New Technology

Advances in Guidewire Technology

Cath Lab Digest talks with Mark Dorogy, MD* and David Rizik, MD**
Cath Lab Digest talks with Mark Dorogy, MD* and David Rizik, MD**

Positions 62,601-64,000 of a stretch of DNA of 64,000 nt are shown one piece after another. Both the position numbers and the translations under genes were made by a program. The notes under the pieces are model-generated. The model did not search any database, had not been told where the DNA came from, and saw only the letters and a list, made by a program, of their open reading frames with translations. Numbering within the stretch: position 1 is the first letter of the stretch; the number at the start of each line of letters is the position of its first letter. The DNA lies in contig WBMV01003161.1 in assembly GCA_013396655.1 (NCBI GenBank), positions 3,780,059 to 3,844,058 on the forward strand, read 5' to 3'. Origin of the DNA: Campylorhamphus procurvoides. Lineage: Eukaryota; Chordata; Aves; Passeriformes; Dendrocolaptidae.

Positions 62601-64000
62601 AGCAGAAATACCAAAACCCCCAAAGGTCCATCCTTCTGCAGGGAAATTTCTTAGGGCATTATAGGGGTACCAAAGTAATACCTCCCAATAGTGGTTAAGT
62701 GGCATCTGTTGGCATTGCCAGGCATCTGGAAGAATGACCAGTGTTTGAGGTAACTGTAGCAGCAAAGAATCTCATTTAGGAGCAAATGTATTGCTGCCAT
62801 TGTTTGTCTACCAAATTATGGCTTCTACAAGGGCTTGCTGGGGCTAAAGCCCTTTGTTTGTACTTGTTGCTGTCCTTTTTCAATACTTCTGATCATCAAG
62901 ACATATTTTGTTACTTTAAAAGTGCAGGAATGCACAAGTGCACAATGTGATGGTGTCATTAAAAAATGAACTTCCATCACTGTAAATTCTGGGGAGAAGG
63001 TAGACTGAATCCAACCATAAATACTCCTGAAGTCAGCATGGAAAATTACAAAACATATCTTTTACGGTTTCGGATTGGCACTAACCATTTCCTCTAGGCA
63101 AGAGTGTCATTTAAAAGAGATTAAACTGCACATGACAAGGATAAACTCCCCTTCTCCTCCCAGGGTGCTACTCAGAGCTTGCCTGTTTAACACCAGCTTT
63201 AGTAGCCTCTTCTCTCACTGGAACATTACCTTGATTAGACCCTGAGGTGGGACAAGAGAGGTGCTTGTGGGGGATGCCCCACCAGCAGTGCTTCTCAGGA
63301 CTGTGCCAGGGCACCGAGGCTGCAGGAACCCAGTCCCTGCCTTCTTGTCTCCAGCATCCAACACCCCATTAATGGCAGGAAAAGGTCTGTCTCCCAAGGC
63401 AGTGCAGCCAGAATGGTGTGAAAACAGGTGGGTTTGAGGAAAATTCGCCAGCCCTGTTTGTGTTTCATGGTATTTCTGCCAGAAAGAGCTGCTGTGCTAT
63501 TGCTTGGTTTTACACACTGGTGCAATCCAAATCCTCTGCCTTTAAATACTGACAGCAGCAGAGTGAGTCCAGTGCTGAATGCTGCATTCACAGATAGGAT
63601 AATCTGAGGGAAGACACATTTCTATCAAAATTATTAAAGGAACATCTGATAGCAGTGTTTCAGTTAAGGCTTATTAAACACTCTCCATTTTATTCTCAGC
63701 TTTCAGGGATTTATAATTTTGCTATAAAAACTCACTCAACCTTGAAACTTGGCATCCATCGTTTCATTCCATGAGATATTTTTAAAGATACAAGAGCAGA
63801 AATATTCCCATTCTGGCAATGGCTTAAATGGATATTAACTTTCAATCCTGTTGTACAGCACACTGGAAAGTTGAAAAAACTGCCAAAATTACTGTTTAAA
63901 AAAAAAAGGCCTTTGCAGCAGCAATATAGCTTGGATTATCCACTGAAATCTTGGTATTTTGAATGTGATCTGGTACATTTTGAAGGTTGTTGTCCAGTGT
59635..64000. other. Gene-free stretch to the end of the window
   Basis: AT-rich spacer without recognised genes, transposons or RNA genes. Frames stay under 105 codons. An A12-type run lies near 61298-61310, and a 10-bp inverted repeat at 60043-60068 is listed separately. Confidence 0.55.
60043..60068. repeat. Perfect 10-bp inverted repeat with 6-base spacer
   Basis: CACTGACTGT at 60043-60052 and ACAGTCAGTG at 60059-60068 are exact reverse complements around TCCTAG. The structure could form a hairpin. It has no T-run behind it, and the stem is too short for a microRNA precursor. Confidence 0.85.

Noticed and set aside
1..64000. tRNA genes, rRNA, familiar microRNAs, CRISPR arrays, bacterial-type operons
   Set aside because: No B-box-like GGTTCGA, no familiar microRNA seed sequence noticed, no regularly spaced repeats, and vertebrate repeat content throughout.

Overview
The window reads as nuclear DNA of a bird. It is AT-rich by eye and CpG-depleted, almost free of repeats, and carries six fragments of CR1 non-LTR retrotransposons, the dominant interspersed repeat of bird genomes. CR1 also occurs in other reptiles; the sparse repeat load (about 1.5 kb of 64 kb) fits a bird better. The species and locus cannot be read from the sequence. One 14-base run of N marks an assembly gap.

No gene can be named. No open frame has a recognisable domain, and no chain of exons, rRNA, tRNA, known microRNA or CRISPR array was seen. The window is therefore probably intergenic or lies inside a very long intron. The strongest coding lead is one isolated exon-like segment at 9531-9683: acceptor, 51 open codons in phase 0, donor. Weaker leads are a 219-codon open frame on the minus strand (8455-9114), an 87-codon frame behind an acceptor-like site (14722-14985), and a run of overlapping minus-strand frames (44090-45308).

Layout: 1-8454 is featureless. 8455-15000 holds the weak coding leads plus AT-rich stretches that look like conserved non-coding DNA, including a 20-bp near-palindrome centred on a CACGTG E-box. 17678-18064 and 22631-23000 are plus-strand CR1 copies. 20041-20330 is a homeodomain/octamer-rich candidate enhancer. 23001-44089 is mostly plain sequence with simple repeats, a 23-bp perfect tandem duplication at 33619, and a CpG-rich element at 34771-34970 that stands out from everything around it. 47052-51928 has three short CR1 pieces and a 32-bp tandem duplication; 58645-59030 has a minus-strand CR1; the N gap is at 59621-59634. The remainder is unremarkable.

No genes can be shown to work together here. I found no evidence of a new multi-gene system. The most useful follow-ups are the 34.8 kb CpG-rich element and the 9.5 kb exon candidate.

What characteristics do you find important in regard to guidewire construction? Even with the many changes in angioplasty, the one thing that still hasn’t changed in terms of guidewire characteristics is the ability to torque and maneuver your wire through the most tortuous lesions. For straightforward, sort of slam-dunk lesions, you can really use just about any wire, but I still look at torquability through the more circuitous vessels as one of my preferred characteristics on the wire. I was very pleased after using some of the AVD Asahi wires. Specifically we’ve used the Prowater wire most recently in our group. I consider it one of our workhorse wires and it’s done a really fine job for us. What is it about the Prowater that you particularly like? You can approach a variety of different lesions with the Prowater wire. It’s very maneuverable through tortuous vessels; that’s specifically what I like about this wire. It seems not to be a very harsh wire in the coronary milieu. We’ve had less dissections, pseudo dissections and other complications with the wire. We’ve been able to do a lot of exchanges with balloons, stents, bulky devices, etc., over the Prowater. It’s been a very, very highly useful wire. It’s got a lot of utility to it. Would you find that you use it in your more challenging cases? It depends on how you define challenging. Challenging can be several different scenarios. One type of scenario can be a tortuous vessel, or side branch vessel that requires a lot of manueverability and torquability of the wire. I find that the Prowater wire is very well suited for a wide variety of those types of situations. Another challenging coronary lesion would be a chronic total occlusion (CTO). I find CTOs to be the most challenging. We’ve had a lot of success with what’s called the Confianza wire. Basically, by using a Confianza wire with a 2.5 or 3 mm over-the-wire balloon system for backup support, we have been successful in about 60-70% of our chronic total occlusions. How frequently do you see CTOs in your practice? In most practices, generally you see CTOs in about 5-10% of cardiac catheterizations. Some of them are well-collateralized, and it’s relatively unimportant to try and cross these, but for those vessels in which it is important to at least attempt a chronic total occlusion, operators have had great difficulty. It is one of the Achille’s heels of percutaneous intervention. Is there a case example that comes to mind? We recently had a patient come to Scottsdale from Florida. He had two previous attempted interventions on his chronic total occlusion of the RCA. One of the attempted interventions involved a device specifically geared toward CTOs. In this case, we specifically defined the coronary anatomy. It was not a particularly well-collateralized vessel, which explained why he was having so much chest pain. There was a CTO in the mid portion of the RCA. Using a Confianza wire with a 2.5 mm balloon for backup support, we were able to sort of poke at the lesion and finally negotiate the lesion and get the wire distally. We then placed the balloon out distally, replaced for a 300 length wire and then successfully performed angioplasty and stenting of the vessel. How long have you been using the AVD Asahi wires? Probably for the last 6 months. It was an interesting transition. I had used a fair amount of Guidant wires prior to this and a fair amount of Boston Scientific wires, but made a real conversion on the majority of my cases to Asahi wires. Do you see anything that needs to be improved in guidewires in general? Guidewire science has sort of lagged behind advances in the field like drug-eluting stents. Especially for CTOs, we need to figure out new devices which incorporate wire technology, in which we can take on tougher chronic total occlusions those which don’t open by traditional means, where we know that we’re keeping the wire in the center of the lumen. But that goes more toward adjunctive technologies. Where wires could play the greatest role is really in chronic total occlusions, which remains, as I noted, our Achilles heel. I think we have to do a lot better work in developing wire-based mechanisms for crossing CTOs. Do you have any advice for other operators who may be considering these guidewires? I would say give them a try, and compare them side-by-side with the other wires out there. You will be very pleased with the broad group of cases for which you can use these wires, specifically the Prowater wires. In the cath lab, we are entering almost an unprecedented time of cost containment, because drug-eluting stents are so expensive and other adjunctive modalities are so expensive. Given the fact that these wires have such a great and broad utility to them you can use these wires for multiple lesions, multiple different lesions during the same case, multiple arteries during the same case they seem to hold their form when you put your bend on the wire. They are really truly a workhorse wire, especially the Prowater. You can use one wire to approach multiple lesions in the same case; therefore, you don’t have to make a lot of exchanges and change out a lot of wires. Next... Dr. Mark Dorogy We were recently working on a complex LAD-diagonal stenosis… In regard to guide wire construction, what characteristics or features do you find most important? In general, I like a wire that is torquable, and provides good support. Clearly there are some cases that are more challenging than others, i.e. greater tortuousity, lesion morphology, chronic total occlusions (CTOs), etc. What do you look for in a wire for these type of cases? Support is paramount if you are working in a tortuous or calcified vessel, but these are also situations where a steerable, trackable, softer-tipped wire is also needed. You need to get through the tortuosity but then have the stiffness of the wire to pass balloons and stents. What was it about your experience with the AVD Asahi wires that you found unique? I found that it was easier to manipulate these wires. I didn’t have to spend as much time crossing difficult stenoses. The wires do have a gentle, steerable tip, and depending on the wire that’s used, sufficent support to advance your equipment over. For example, we were recently working on a complex LAD-diagonal stenosis. It was a near-total occlusion, fairly angulated, and with a moderate amount of calcium. I wasn’t able to advance another manufacturer’s hydrophilic wire across the lesion, so I tried a Prowater, which is one of the AVD Asahi hydrophilic wires. I was able to get the tip into the lesion, and then with minor manipulations, the wire crossed and was advanced into the distal LAD. The Prowater is a hybrid wire that has a hydrophobic tip and hydrophilic working length, so the tip is very steerable, allowing you to maintain control of the wire. I then completed the case without further difficulties. The Prowater made the lesion less challenging; I don’t think I would have had that kind of success with another wire. How long have you been using the Asahi guidewires? Three to four months. What did you use previously? The Allstar wire was my workhorse. I would use the Choice PT Extra Support wire on occasion to cross total occlusions. Do you have a particular guidewire that you rely on? Yes, the Prowater has become my workhorse wire. It has a hydrophilic coating that I like, but the coating stops a few centimeters from the wire tip, lessening the chance of wire perforation. If I have an occlusion I’m trying to cross, I’ll try one of the Miraclebros or Confianza wires. If I want something stiffer I’ll use a Grand Slam. Do you see any future improvements with guidewires? Chronic occlusion wires still need some work, though the Asahi specialty wires have been a welcome addition. Do you have any advice for people who may be considering using the AVD Asahi wires?? I think it’s worth trying them. Find the AVD Asahi wire that is similar to the one you’re accustomed to using now and start with it. Next time you have a lesion that you can’t cross, try one of their specialty wires. I think most interventionalists will find some advantage to the AVD Asahi wires by virtue of their design differences. I think they are designed a little better than the current standards. Discovering their unique design is what convinced me to try them in the first place. Once I tried them, I could clearly see the advantages of using the AVD Asahi wires.